WASHINGTON – Armed pirates have run rampant off Africa’s west coast for years, overtaking Somali pirates off the east coast of the continent as the biggest maritime marauders in the world.
But they may have a new outfit to reckon with: The U.S. Marine Corps is exploring expanding its presence in the region to fight off piracy and other threats, Foreign Policy has learned.
The new force, still in its early stages, would be based on a Navy ship floating in and around the Gulf of Guinea, according to Marine officials and a briefing slide from an Oct. 30 speech delivered by Lt. Gen. Richard Tryon.
The slide includes a map in which a single ship is based in the gulf, and Marines have the ability to perform missions from it as far inland as Algeria to the north, and Kenya and Tanzania to the east.
The plan comes as the Marine Corps withdraws thousands of personnel from Afghanistan and realigns forces for new missions across the globe, including in Africa. They will do so at a time when there are fewer Navy ships available than there have been in decades, forcing Marines to use the ships in unconventional ways.
In other words: this isn’t the deployment of a single group of Marines; this could be a model for how the entire corps operates for years to come.
Dozens of acts of piracy occur in the Gulf of Guinea annually, according to the International Chamber of Commerce’s maritime bureau. The area now surpasses even the infamous pirate hot spot of the Gulf of Aden off the coast of Somalia in its maritime hijackings.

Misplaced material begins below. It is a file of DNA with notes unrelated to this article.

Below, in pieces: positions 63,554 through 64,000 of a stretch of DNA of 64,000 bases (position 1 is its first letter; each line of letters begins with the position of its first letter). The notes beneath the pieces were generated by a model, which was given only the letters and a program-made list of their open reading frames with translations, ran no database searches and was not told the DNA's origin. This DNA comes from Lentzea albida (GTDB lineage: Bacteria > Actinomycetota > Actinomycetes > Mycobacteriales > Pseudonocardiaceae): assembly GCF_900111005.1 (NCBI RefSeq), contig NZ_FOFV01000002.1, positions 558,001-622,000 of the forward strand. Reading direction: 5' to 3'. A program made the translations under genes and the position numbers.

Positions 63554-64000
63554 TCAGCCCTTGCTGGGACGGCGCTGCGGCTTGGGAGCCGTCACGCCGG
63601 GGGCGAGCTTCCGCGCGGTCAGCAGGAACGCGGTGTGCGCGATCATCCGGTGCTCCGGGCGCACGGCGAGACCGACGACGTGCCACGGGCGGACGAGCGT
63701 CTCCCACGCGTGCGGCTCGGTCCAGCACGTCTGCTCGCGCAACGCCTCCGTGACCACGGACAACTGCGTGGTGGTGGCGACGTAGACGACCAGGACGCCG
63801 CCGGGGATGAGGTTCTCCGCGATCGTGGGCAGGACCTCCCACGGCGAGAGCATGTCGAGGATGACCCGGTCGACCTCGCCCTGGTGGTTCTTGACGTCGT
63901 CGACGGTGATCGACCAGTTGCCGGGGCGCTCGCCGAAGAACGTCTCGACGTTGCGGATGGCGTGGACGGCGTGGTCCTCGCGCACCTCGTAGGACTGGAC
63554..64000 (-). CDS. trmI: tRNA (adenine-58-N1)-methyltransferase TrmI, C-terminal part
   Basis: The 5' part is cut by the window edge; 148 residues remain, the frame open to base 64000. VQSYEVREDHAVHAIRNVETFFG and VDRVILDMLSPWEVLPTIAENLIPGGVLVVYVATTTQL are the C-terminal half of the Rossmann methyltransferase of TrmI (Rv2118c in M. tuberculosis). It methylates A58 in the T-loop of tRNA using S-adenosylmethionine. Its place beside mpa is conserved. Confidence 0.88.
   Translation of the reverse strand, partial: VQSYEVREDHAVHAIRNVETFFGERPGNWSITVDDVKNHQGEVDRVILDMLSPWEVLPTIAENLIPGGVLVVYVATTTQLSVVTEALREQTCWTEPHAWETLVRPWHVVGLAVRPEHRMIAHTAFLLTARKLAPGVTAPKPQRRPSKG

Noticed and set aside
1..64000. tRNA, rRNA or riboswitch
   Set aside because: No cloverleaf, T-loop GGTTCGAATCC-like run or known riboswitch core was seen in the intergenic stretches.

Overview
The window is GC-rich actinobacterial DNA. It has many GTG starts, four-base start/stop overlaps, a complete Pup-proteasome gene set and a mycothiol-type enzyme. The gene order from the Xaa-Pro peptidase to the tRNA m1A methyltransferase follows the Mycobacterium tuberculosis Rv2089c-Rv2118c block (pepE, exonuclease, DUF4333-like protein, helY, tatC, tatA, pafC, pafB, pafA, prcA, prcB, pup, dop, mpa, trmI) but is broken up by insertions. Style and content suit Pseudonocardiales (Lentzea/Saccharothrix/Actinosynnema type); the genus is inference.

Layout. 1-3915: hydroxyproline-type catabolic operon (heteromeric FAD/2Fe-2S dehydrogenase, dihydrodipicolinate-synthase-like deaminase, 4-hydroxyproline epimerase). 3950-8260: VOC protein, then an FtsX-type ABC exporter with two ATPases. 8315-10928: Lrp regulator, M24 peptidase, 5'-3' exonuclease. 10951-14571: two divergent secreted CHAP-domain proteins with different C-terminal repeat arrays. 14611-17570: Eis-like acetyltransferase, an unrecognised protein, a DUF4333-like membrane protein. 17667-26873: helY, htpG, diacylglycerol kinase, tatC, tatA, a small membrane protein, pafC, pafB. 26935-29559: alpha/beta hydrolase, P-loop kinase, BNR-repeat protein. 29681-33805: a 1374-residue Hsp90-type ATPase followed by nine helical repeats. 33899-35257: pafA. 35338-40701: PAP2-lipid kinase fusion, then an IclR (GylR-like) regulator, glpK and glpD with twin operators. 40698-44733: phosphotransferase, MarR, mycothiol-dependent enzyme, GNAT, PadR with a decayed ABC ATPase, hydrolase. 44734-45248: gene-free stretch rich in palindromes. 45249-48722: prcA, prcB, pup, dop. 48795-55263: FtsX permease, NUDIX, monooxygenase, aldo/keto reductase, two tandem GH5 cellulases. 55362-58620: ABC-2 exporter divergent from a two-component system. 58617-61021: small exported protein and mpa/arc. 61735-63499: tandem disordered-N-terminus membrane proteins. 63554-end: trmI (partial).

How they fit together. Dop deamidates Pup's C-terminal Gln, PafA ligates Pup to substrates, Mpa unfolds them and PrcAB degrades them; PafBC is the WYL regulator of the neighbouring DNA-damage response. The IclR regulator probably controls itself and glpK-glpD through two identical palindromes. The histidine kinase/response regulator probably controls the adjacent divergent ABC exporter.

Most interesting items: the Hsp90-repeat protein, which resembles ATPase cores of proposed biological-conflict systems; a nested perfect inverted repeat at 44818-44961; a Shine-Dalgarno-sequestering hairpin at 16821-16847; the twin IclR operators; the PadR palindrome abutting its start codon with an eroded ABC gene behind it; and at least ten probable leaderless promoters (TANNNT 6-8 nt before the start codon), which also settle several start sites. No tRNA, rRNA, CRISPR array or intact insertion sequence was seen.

The new Marine force would fall under the command of a larger crisis-response unit the service first established earlier this year in Spain to respond to emergencies in northern Africa, said Capt. Eric Flanagan, a Marine Corps spokesman.
That land-based force includes about 550 Marines and six MV-22B Ospreys. The tilting rotors on the aircraft allow it to fly with the speed and range of an airplane, but land like a helicopter, quickly delivering armed infantrymen on board to hot spots across the globe.
Like other pieces of the crisis-response force, the Marines operating in western Africa would perform missions ranging from embassy reinforcement to humanitarian assistance, Flanagan said. But counter-piracy missions are definitely on the table.
The piracy problem off the coast of Somalia has plummeted – there have been 11 incidents reported there this year, following several years of the U.S. Navy and other allied nations conducting anti-piracy operations in the Gulf of Aden and surrounding waters.